France’s soccer world is reeling over the government’s refusal to exempt teams from a planned 75 per cent tax on big salaries.
Teams are threatening to boycott matches in protest, and the Professional Union of Football Clubs has said the tax risks to “kill” French football.
The controversy was sparked when President Francois Hollande refused to exclude soccer clubs from the hefty tax, after meeting with industry representatives on Thursday.
The Socialist leader’s assault on top earners is part of efforts to shrink France’s massive budget deficit and support the sagging economy.
“The need to raise the public accounts justifies fully this effort we are asking companies to make, (companies) that choose to give out annual high salaries,” a statement from the Elysée Palace following the meeting said.
Employers must pay the levy on salaries exceeding €1 million ($1.4 million) a year and will apply for two years.
Related: France’s Hollande wants 75 per cent tax on rich
The league plans to strike in protest later this month — the first boycott of its kind in more than 40 years.
French clubs are already under financial strain amid declining ticket sales and reduced incomes from television rights. They argue the tax will make the league less competitive and fear losing players to high-paying European rivals.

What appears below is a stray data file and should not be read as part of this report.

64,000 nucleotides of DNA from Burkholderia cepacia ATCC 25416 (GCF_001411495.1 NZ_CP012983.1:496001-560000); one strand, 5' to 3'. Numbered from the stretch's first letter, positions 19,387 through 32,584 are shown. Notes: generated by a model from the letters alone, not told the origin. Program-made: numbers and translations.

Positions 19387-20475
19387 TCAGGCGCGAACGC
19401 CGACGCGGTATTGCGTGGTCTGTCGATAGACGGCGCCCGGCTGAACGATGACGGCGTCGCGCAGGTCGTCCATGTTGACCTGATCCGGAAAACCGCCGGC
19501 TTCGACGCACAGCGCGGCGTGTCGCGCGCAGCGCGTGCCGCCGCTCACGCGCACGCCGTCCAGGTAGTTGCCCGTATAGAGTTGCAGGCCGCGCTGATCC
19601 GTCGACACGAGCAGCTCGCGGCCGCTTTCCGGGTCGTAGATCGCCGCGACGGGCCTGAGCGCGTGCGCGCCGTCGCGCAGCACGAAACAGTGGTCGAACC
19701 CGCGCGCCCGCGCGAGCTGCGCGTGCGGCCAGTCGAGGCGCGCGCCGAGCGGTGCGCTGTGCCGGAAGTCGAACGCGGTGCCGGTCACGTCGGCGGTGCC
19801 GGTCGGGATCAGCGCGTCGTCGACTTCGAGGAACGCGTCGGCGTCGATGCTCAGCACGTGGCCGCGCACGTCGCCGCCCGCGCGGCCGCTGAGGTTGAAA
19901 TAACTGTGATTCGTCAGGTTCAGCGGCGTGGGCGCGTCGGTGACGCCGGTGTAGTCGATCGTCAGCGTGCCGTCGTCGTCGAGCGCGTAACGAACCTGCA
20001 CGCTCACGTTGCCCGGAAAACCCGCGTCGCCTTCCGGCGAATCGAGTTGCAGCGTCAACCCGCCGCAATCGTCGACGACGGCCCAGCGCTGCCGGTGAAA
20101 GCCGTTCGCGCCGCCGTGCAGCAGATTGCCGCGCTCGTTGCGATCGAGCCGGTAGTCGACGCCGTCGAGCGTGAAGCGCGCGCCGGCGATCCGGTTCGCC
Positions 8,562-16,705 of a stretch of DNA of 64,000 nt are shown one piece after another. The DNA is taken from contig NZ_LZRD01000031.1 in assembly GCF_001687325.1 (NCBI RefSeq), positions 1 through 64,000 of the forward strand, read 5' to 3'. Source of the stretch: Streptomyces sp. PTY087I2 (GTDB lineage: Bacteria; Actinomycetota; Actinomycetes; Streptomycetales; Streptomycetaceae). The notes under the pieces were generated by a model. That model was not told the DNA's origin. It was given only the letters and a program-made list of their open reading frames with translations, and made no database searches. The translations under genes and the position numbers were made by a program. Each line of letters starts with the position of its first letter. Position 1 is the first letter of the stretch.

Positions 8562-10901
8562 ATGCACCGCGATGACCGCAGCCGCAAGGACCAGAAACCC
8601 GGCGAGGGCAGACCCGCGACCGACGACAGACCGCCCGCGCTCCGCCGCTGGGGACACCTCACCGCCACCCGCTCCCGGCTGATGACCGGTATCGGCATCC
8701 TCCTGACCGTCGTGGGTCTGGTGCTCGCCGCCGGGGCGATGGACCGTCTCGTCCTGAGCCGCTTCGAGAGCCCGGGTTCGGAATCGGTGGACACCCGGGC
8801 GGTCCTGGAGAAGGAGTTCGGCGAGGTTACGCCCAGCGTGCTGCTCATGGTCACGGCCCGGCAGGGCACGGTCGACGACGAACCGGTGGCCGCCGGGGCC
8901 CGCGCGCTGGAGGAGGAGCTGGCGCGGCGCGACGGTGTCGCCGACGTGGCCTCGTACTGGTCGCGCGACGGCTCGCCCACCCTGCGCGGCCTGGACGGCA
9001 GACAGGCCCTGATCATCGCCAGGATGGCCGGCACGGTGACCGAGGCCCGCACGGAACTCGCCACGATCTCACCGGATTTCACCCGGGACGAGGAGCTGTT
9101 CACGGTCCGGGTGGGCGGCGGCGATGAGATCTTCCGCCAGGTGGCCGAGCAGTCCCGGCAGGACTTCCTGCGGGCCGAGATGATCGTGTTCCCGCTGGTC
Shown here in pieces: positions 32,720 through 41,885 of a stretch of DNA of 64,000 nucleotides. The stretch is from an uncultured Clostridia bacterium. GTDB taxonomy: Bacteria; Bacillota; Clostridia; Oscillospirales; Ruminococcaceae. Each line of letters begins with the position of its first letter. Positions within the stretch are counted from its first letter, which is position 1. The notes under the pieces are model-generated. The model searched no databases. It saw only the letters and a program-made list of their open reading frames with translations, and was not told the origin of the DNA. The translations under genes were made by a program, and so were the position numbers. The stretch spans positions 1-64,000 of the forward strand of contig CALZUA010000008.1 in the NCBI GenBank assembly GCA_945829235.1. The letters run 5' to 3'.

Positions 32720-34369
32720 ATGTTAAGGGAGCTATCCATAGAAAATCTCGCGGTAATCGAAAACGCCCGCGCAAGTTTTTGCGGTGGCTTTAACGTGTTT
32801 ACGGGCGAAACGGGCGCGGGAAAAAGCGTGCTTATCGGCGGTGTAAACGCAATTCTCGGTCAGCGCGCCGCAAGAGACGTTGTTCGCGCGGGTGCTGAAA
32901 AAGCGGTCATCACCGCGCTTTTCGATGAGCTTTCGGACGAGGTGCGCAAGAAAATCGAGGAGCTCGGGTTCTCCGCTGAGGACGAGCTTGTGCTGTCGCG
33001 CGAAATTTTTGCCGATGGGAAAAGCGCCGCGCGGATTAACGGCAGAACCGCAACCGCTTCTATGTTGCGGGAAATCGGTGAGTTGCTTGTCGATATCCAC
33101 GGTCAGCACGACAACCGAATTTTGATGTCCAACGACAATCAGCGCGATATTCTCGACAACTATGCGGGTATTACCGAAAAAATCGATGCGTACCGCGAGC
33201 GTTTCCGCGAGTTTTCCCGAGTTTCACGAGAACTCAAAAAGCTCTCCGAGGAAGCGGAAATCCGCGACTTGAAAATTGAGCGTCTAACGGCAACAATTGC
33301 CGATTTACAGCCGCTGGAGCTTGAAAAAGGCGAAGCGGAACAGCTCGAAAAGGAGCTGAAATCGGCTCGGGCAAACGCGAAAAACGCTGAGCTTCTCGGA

Still, Hollande is standing firm. A punishing tax on France’s top earners was a central feature of the president’s 2012 election campaign.
After attempting to level the 75% tax directly on individuals, Hollande shifted the burden to businesses that pay salaries over 1 million euros.
His initial proposal prompted French actor Gerard Depardieu to take up Russian citizenship in protest to the so-called millionaires tax.
Attempts to revitalize the ailing economy has so far failed to garner much support. Hollande is deeply unpopular and opinion polls also show opposition to some of his tax policies